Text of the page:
Over the past 30 years since the first People’s Movement, we have seen that things start moving in Nepal when local governments are empowered. Devolution to village and district development councils in the 1990s forced local leaders to be accountable, especially in service delivery.
In fact, everything that has worked well in Nepal till now has the word ‘community’ in it: community radio, community forests, community women’s groups, community-managed schools and hospitals, community irrigation systems.
Unfortunately, political intrigue, the Maoist conflict and a return to an authoritarian monarchy meant that there were no local government elections for 20 years till 2017. Their five year tenure is now coming to an end, and the second local elections under the federal system are being held on 13 May in 460 rural municipalities, 260 municipalities, 11 sub-metropolitan cities and six metropolitan cities. Candidates are already on the campaign trail, and for many this is a chance to prove through performance that they deserve a second term.
These new mayors and ward chairs were guinea pigs. They not only had to make up for lost time but also deal with a complex maze of new overlapping regulations and jurisdictions. There was confusion galore on budget, revenue, civil service appointments.
Despite having swept the 2017 elections, bitter political strife within the ruling Nepal Communist Party led to its fragmentation into the UML, Maoist Centre and Unified Socialists last year. The stranglehold of political parties over the federal structure also meant that corruption and infighting got decentralised as well.
All this gave the ‘F’ word such a bad name that the alternative Bibeksheel Sajha Party in its manifesto even calls for scrapping federalism altogether. Much of this negative public perception is fed by cynical Kathmandu-centric analysts and commentators.
The reality is different. An evaluation by the National Natural Resource and Fiscal Commission (NNRFC) has given nearly all 753 municipalities above pass marks. In fact, the top three that scored more than 75 out of 100 points in the survey are all rural municipalities. Public opinion polls have shown that most respondents are happy with the functioning of local governments, especially in rural areas.
Read also: Nepal’s local election gives power back to people, Rabin Giri
To be sure, many municipalities have been captured by corrupt contractors who got themselves elected in 2017. They rented out their own excavators to their municipalities, and awarded themselves road contracts.
This does not mean, however, that we should throw out the federalism baby with the bathwater.
Kathmandu’s Ward 14 is a model for how elected officials at the sub-municipal level should perform. Ward chair Sobha Sapkota has transformed her constituency by coordinating between various federal ministries, central-level agencies and Kathmandu Metropolitan City to sort out traffic, upgrade roads, and ensure water distribution.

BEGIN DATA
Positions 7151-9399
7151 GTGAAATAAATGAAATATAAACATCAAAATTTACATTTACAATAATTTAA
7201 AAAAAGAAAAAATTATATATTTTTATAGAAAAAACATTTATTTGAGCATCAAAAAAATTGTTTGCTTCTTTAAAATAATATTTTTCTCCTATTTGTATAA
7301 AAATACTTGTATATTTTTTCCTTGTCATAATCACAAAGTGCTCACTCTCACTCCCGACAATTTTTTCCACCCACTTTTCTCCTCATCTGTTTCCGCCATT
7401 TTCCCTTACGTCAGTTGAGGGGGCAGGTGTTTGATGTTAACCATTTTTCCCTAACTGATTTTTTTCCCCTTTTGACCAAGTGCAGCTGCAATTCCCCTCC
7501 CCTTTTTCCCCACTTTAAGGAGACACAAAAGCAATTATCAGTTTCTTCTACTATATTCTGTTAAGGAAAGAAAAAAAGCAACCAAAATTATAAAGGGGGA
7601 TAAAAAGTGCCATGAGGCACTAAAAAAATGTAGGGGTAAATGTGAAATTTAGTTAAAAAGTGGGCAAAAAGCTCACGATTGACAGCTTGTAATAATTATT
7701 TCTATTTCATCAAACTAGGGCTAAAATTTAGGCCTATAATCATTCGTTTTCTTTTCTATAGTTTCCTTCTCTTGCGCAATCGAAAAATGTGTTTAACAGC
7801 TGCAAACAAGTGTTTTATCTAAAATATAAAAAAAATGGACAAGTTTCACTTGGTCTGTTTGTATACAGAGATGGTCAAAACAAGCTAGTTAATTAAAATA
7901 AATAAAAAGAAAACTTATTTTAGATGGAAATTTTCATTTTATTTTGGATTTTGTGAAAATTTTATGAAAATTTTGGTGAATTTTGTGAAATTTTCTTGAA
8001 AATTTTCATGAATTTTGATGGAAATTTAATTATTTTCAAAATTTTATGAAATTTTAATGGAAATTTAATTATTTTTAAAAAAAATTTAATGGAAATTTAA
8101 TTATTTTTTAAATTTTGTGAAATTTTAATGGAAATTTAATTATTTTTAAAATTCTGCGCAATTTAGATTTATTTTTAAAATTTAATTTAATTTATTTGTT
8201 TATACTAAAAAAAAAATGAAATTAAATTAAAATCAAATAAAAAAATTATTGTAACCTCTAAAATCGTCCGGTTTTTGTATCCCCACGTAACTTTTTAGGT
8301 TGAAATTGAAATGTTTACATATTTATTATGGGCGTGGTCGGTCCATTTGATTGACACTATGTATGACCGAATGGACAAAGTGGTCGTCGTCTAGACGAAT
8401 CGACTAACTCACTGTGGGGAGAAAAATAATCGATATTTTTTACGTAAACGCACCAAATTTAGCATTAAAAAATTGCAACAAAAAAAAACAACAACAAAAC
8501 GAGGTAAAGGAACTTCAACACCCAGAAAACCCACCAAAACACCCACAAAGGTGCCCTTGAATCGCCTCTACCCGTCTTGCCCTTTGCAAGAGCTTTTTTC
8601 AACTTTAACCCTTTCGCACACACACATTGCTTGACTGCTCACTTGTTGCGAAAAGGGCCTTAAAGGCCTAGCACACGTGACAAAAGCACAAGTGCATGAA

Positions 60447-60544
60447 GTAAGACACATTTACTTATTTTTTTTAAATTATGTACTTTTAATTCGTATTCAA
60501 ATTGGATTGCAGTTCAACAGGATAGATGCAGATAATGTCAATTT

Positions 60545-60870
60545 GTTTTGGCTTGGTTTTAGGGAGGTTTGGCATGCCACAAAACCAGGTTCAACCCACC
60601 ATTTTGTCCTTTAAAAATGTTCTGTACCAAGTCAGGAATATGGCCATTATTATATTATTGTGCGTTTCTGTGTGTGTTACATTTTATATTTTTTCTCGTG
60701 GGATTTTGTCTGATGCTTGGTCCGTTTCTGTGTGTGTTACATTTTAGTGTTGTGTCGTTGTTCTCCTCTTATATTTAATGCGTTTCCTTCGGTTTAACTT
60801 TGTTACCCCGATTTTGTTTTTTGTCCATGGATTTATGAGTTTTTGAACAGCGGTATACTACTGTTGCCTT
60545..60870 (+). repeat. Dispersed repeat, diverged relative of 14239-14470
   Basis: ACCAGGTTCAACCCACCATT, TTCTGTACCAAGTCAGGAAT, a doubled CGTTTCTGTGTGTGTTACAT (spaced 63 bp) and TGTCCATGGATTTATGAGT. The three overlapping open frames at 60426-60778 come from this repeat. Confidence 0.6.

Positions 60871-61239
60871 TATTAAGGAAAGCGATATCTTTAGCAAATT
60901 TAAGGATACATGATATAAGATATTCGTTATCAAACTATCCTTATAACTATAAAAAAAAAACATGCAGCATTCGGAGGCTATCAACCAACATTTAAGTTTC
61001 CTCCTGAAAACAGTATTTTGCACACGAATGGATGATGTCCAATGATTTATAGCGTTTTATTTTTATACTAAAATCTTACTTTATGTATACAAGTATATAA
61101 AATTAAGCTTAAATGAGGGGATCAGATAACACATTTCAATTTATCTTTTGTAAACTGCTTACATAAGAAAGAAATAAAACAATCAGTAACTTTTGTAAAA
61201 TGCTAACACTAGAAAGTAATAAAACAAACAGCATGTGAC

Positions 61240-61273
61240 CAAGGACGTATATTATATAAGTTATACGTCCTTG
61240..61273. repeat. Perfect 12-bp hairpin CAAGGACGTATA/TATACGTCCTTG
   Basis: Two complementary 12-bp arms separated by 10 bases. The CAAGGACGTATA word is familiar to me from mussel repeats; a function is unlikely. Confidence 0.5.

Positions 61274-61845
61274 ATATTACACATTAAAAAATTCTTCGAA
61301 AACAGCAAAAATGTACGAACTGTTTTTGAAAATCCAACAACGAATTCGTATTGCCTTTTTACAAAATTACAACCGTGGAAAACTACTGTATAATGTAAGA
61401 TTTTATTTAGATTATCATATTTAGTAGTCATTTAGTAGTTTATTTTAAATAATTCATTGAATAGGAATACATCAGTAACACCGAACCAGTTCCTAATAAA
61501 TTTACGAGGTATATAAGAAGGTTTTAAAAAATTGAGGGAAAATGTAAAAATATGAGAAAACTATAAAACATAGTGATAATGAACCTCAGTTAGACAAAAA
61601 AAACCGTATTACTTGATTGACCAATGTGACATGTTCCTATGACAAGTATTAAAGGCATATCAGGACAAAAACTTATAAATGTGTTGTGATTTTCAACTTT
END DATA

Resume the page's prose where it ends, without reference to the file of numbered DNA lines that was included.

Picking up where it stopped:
Sapkota had noticed how women had to wait hours for water every morning and made improving supply a priority. She has proven why it is important to have women heading local governments, and brings a whole new perspective to service delivery.
In Bhaktapur, Mayor Sunil Prajapati set an example for other municipalities about how to serve a city’s citizens. He set a firm priority on quality education from pre-school to university, made basic health care affordable and door-to-door saving many lives during the pandemic. He rejected a €10 million German grant for post earthquake reconstruction of monuments because of too many strings attached, and restored 118 temples with local resources.
“Despite confusion and duplication we have seen that federalism has allowed true devolution of governance and service delivery,” says Balananda Poudel, Chair of the NNRFC. “In 2017, local governments had to start from zero and learnt as they went along.”
The past five years have also thrown up design defects in the decentralisation project. Instead of devolution some places have directed democracy with faux-federalism. It is not just Singha Darbar in Kathmandu that sets budgets and earmarked outlays for provincial and municipal governments, but a handful of men in the headquarters of political parties. These vestiges of feudalism co-exist with federalism.
Although we say there are three levels of government in the current system, there is actually a fourth: the district administration. Staffed by centrally-appointed bureaucrats, it is Kathmandu’s ears and eyes on the ground. It controls vital services like citizenship and passport issuance, and other registrations – functions that can easily be done by a department of municipalities or provinces.
District demarcations, district administrations and CDOs are obsolete and redundant. They do not align with the values of devolution and could be done away with to free us of the centralised mindset of the past.
Read also: Power to the periphery, Sonia Awale